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To compete for sales during China’s 618, Alibaba leans on membership program for high spenders

This article was first published on Glossy by Yaling Jiang. Our founder Miro Li was quoted and shared her insights.


China’s three-week-long 618 shopping festival came to a close right before Amazon Prime Day. During the nationwide mid-year discount season in China, a 24-year-old tutor, who goes by the name A.C., purchased goods from Nars, L’Oréal, Estée Lauder and Kiehl’s. She said she saved around 200 yuan ($31) with her 88VIP membership, a premium membership program launched on Alibaba’s e-commerce verticals Tmall and Taobao.

“I also use WeChat Store and,” she told Glossy, referring to two other major e-tailers in China. “But most of my online expenditure has been on Taobao, and I really did save a lot on shopping.”

A.C. joined 88VIP, a blend of Tmall and Taobao loyalty programs that was upgraded in August 2018, around its inception. Her total savings to date are around 2236 yuan ($347). Those also include savings on other Alibaba-owned apps, including on-demand delivery app and movie-ticketing platform Taopiaopiao.

With a prolonged period from May 25-June 20 this year, a week longer than 2020’s 618 event, China’s mid-year shopping bonanza is getting increasingly heated as competition grows. E-commerce giants Alibaba and have been joined by a flux of newcomers including short-video platforms Kuaishou and Douyin (TikTok’s Chinese cousin). For Alibaba, 88VIP is one tool in its toolbox that keeps it competitive.

For this year’s 618, Alibaba chose not to disclose its gross merchandising value (GMV). However, it told the media that in the first hour of the 618 event, on June 1, 88VIP users’ total spending had gone up by 221%, compared to the same period last year. Alibaba declined to comment on the story and it is unknown how many members it has.

As of May 2019, most 88VIP members were spending more than 100,000 yuan (US$15,462) per year across Alibaba’s platforms, according to the company’s corporate blog, Alizila. Miya Duan, the former head of the 88VIP program, was quoted in the same blog article, saying that 88VIP members offer “a great avenue for companies to quickly test the waters for their newly developed products.”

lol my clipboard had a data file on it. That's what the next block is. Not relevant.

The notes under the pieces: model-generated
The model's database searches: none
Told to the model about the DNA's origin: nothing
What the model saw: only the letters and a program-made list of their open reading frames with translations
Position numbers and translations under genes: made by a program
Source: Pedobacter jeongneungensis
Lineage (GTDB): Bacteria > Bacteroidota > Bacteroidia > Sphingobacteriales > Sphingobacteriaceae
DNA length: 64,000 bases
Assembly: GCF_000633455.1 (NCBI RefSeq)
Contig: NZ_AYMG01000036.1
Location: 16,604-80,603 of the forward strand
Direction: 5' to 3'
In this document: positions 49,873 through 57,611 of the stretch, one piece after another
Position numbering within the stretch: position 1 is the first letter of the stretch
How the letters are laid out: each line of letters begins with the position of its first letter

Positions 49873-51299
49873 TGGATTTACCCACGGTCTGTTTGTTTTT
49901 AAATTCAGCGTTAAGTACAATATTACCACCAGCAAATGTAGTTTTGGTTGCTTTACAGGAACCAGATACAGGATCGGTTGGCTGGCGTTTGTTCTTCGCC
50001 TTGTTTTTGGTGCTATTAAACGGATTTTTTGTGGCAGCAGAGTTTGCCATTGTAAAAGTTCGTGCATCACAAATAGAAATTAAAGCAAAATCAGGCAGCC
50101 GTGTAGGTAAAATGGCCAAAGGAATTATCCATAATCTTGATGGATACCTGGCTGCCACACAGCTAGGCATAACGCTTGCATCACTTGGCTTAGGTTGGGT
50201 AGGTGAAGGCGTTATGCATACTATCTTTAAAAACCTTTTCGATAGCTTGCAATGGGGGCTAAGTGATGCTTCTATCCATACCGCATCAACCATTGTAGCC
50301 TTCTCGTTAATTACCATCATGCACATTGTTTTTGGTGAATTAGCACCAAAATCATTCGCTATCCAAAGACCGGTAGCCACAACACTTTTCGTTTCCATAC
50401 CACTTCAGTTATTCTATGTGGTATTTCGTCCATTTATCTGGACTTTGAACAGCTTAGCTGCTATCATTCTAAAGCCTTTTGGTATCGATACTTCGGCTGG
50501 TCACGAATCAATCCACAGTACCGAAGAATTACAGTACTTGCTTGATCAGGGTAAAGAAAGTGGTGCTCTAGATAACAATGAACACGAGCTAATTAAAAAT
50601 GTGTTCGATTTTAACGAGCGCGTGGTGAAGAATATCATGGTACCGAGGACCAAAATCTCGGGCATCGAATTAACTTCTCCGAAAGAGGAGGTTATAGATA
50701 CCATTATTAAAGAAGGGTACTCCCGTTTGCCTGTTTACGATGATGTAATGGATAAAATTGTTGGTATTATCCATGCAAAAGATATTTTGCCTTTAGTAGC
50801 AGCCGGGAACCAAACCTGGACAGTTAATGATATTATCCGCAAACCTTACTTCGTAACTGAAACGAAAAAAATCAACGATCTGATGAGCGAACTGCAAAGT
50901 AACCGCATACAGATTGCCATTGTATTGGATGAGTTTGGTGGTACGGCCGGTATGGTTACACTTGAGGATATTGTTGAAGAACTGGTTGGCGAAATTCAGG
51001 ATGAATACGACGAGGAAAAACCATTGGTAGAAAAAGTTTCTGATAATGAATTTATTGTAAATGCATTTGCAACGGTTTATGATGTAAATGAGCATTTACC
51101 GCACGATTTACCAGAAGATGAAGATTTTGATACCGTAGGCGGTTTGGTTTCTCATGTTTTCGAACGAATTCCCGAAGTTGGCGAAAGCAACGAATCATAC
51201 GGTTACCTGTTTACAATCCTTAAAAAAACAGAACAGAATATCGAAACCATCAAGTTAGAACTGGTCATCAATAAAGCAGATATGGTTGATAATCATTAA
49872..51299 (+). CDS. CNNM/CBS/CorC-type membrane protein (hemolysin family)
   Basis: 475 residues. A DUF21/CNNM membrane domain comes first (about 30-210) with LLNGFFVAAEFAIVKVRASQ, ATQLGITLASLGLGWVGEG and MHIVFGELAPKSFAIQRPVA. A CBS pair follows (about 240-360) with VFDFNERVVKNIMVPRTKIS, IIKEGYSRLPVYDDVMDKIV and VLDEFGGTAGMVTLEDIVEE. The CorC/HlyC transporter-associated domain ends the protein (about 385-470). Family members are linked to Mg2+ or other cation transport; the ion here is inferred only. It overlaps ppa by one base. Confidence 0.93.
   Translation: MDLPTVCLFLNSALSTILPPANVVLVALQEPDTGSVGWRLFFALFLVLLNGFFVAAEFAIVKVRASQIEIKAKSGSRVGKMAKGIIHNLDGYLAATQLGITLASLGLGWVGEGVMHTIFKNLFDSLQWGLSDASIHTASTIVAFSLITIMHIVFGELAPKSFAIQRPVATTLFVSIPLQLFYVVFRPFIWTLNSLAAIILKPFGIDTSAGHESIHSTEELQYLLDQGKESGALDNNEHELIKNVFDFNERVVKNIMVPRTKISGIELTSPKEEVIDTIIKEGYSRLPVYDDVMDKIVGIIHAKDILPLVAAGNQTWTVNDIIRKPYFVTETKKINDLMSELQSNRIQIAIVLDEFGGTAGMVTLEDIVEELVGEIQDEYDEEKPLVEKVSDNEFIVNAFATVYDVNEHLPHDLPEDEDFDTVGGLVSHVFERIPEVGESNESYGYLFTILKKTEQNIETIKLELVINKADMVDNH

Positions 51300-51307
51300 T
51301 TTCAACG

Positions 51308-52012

Among the 356 companies that have partnered with 88VIP and are shown within the Tmall app, 211 of them are fashion and beauty brands. That’s not many, compared to the record-breaking 250,000 brands selling on Tmall this year, but the 88VIP roster is strong. It includes international brands such as Kate Spade, Chloe, IWC, Jurlique and Drunk Elephant, as well as locals such as designer brand Mukzin. 88VIP members see an additional 5% discount when they land on the product pages of these partners.

The main difference between 88VIP and Amazon Prime is on par with the discrepancy between Chinese and Western e-commerce spaces, according to Miro Li. An 88VIP user herself, she founded Hong Kong and Shenzhen-based marketing consultancy Double V. and has worked with the likes of Guerlain and Gucci Beauty in China. “Amazon Prime members enjoy speedy logistics and perks to make pre-orders,” she said. “Meanwhile, Chinese consumers are already enjoying fast and cheap e-commerce experiences. The membership entices them with discounts or vouchers.”

U.S. market research firm eMarketer predicted that total sales on this Prime Day will reach $11.8 billion, a 19% increase from 2020.

It is not all sunshine for 88VIP, though. On local social platforms such as Zhihu and Little Red Book, some angry members shared experiences of being offered a higher price on products, compared to their friends. Li said it is nothing new in China, where highly advanced algorithms tend to serve people different prices, comments and store rankings.

“[This practice] is what platforms have come up with to acquire new users,” Li said. For high-frequency purchasers, they’ve already cultivated certain habits on platforms and are price-sensitive, but for those who are new or rarely spend, the easiest way to keep them is to offer lower prices, she added.

In its third year, 88VIP is expected to attract more brand partners and provide more perks for its members. “It would be conducive for high-end fashion and beauty brands if 88VIP [made] bigger moves on customer relations and retention,” Li said. “In that case, high-end brands could do their operations and services more precisely through 88VIP, and improve on retention rate and repurchase rate.”


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